December 12, 2003
FOR IMMEDIATE RELEASE
Portland, Ore. … A month-long Beethoven Festival featuring concerts on several Oregon Symphony series including performances of the composer’s immortal Symphonies No. 5 in C minor and the Symphony No. 9, “Choral,” with Music Director Carlos Kalmar, will begin Jan. 30 with the Front Row Center’s “Beethoven the Revolutionary” concert and continue through a March 7 Sundays at Two concert featuring the “Creatures of Prometheus” overture. The Beethoven Festival also will include a live performance of the popular children’s story, “Beethoven Lives Upstairs,” on the Kids Concert series and a Chamber Music on Tap performance by The Four Violas.
Under Kalmar’s baton, the Symphony’s performance of Beethoven’s two most famous symphonies, and arguably two of the most familiar symphonies of all time, continues to showcase Kalmar’s precise, creative and sophisticated interpretation of Classical repertoire. The Symphony No. 5 is the highlight of an all-Beethoven Classical Series concert on Feb. 21, 22 and 23, which also features Beethoven’s complete incidental music to Goethe’s play, “Egmont,” of which the best-known music is Beethoven’s Overture, a mainstay of symphonic concert programming. As the orchestra performs the music from “Egmont,” an actor will narrate the action of the play and bring it to life. As part of all his Classical Series appearances with the Symphony this season, Kalmar continues his yearlong commitment to reach out to audiences and will be available to sign programs in the lobby after each performance; he will also give the pre-concert lecture with KBPS host Shaun Yu before each performance.
On Feb. 28, 29 and March 1 Kalmar, the Symphony and the Portland Symphonic Choir will present Beethoven’s triumphant salute to the human spirit, the Symphony No. 9, also known as the “Choral” symphony for its inclusion of a chorus singing the stirring words of Schiller’s poem “Ode to Joy” in the last movement. By the time of its premiere Beethoven was too deaf to conduct the work but sat with the orchestra on stage, unable to hear the wild cheering of the audience upon the Symphony’s triumphant conclusion. “It’s a very special program,” says Kalmar.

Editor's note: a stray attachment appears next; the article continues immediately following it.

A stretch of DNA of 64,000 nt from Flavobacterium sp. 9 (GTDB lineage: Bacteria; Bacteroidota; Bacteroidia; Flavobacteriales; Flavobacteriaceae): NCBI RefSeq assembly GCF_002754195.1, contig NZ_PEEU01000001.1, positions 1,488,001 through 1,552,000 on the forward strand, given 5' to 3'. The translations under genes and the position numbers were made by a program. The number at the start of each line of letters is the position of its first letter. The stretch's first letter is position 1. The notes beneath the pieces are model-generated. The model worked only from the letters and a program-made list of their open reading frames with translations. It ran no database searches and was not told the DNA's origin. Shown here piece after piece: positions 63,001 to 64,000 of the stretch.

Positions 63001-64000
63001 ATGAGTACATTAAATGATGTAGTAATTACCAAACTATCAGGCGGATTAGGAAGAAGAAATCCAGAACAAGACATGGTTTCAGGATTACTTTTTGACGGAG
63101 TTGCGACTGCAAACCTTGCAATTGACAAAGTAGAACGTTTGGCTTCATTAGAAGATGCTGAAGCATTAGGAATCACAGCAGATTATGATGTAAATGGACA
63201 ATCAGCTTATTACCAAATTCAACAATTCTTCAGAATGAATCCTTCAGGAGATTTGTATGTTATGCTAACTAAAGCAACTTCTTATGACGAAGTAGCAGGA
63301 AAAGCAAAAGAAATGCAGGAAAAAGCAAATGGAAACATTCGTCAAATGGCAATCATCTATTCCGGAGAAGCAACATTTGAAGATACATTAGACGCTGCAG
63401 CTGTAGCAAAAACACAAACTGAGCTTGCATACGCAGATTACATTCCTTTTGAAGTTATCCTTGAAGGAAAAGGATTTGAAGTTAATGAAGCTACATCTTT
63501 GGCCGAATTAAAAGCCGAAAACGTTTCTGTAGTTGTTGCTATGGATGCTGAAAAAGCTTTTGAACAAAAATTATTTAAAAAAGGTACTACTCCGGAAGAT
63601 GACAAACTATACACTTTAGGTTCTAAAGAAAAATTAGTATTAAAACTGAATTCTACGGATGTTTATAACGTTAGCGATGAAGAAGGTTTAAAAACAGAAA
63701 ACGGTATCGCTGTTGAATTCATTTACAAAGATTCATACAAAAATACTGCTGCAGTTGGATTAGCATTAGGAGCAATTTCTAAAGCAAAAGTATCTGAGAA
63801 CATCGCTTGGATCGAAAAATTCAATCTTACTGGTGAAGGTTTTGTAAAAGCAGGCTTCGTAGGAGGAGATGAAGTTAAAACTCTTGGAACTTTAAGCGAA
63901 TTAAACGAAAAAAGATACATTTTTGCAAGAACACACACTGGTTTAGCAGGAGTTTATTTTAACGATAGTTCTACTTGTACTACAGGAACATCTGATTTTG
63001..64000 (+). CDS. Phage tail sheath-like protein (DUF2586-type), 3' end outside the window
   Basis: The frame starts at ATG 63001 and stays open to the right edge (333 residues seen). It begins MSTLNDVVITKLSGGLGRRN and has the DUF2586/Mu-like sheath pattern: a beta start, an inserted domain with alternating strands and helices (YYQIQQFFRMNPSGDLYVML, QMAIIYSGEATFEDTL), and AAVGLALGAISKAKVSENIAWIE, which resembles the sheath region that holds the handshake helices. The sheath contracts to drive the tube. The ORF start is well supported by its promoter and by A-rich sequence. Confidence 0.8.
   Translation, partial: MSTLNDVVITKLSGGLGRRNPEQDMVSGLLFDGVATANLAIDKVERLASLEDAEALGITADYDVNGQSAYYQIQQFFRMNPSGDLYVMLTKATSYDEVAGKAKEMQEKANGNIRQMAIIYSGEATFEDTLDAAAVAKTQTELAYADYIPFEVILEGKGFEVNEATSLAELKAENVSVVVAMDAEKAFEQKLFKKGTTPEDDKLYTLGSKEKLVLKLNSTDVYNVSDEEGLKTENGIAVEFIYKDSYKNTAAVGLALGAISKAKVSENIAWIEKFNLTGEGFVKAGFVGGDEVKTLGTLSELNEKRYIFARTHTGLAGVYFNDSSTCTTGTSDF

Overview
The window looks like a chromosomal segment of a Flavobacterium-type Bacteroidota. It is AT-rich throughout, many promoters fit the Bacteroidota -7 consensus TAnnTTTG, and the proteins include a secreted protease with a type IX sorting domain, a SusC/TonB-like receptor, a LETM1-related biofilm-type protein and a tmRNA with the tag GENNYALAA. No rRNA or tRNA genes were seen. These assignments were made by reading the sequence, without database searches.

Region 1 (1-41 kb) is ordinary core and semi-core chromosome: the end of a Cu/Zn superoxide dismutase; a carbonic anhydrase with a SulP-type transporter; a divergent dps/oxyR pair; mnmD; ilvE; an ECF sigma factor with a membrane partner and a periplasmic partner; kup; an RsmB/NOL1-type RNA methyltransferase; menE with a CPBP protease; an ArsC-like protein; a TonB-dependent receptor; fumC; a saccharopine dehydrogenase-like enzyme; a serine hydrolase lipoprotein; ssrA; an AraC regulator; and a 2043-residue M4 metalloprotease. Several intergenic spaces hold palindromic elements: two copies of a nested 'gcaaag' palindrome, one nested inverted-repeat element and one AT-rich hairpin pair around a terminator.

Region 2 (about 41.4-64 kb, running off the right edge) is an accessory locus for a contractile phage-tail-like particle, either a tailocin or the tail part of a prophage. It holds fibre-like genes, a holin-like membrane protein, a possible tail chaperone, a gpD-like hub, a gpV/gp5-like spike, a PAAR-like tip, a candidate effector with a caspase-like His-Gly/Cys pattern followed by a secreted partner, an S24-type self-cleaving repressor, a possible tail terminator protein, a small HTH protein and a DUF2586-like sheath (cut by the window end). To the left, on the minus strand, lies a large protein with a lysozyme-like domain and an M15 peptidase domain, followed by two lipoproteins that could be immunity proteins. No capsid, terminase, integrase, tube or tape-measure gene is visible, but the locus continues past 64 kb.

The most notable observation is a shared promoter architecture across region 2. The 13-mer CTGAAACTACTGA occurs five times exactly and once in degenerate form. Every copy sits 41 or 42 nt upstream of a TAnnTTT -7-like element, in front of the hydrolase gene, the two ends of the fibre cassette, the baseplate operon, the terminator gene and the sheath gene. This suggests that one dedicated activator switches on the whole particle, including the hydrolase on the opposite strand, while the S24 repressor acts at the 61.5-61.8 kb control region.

People less familiar with Beethoven’s music and life can begin their musical explorations with a special Front Row Center concert on Jan. 30, “Beethoven the Revolutionary,” with guest conductor David Alan Miller. This concert presents two different aspects of Beethoven’s personality: the rebellious revolutionary who transformed musical form and style and the introspective humanist who used lyricism to celebrate the human soul through his music.
Kids and their parents can experience the essence of Beethoven in the final Kids Concert of the season on Feb. 15, a live presentation of the award-winning Classical Kids video and CD “Beethoven Lives Upstairs.” The story is told through a young boy, whose world turns upside down when the moody and unpredictable Beethoven rents the apartment upstairs. The concert will feature actors portraying Beethoven and the young boy, and, through excerpts from his most famous works, will introduce audience members of all ages to Beethoven’s life and music.
A more casual look at Beethoven is scheduled at the February Chamber Music On Tap performance by The Four Violas on Feb. 18. The performance will include a special arrangement of the first movement of Beethoven’s Fifth Symphony “as only violas can do it,” according to Principal Violist Joël Belgique.
The Beethoven Festival concludes on March 7 with the final Sundays at Two concert featuring guest conductor Marc Taddei conducting Beethoven’s “Creatures of Prometheus” Overture. This music was originally written for a ballet, “The Creatures of Prometheus,” which premiered in 1801 and for Beethoven was also an homage to Napoleon, whose heroic exploits mirrored those of the Greek mythological figure of Prometheus, who braved the wrath of the gods and stole fire from Mt. Olympus to give light and warmth to all humanity.
Tickets for all the Beethoven Festival concerts may be purchased at the Oregon Symphony Ticket Office (923 S.W. Washington), Monday through Saturday, 9 a.m. to 5 p.m. or charged by phone at 503-228-1353 or (800) 228-7343. Tickets also may be purchased at all Ticketmaster outlets (503-790-ARTS) or through Ticketmaster Online, via the Symphony’s Web site at www.orsymphony.org. Service fees may apply.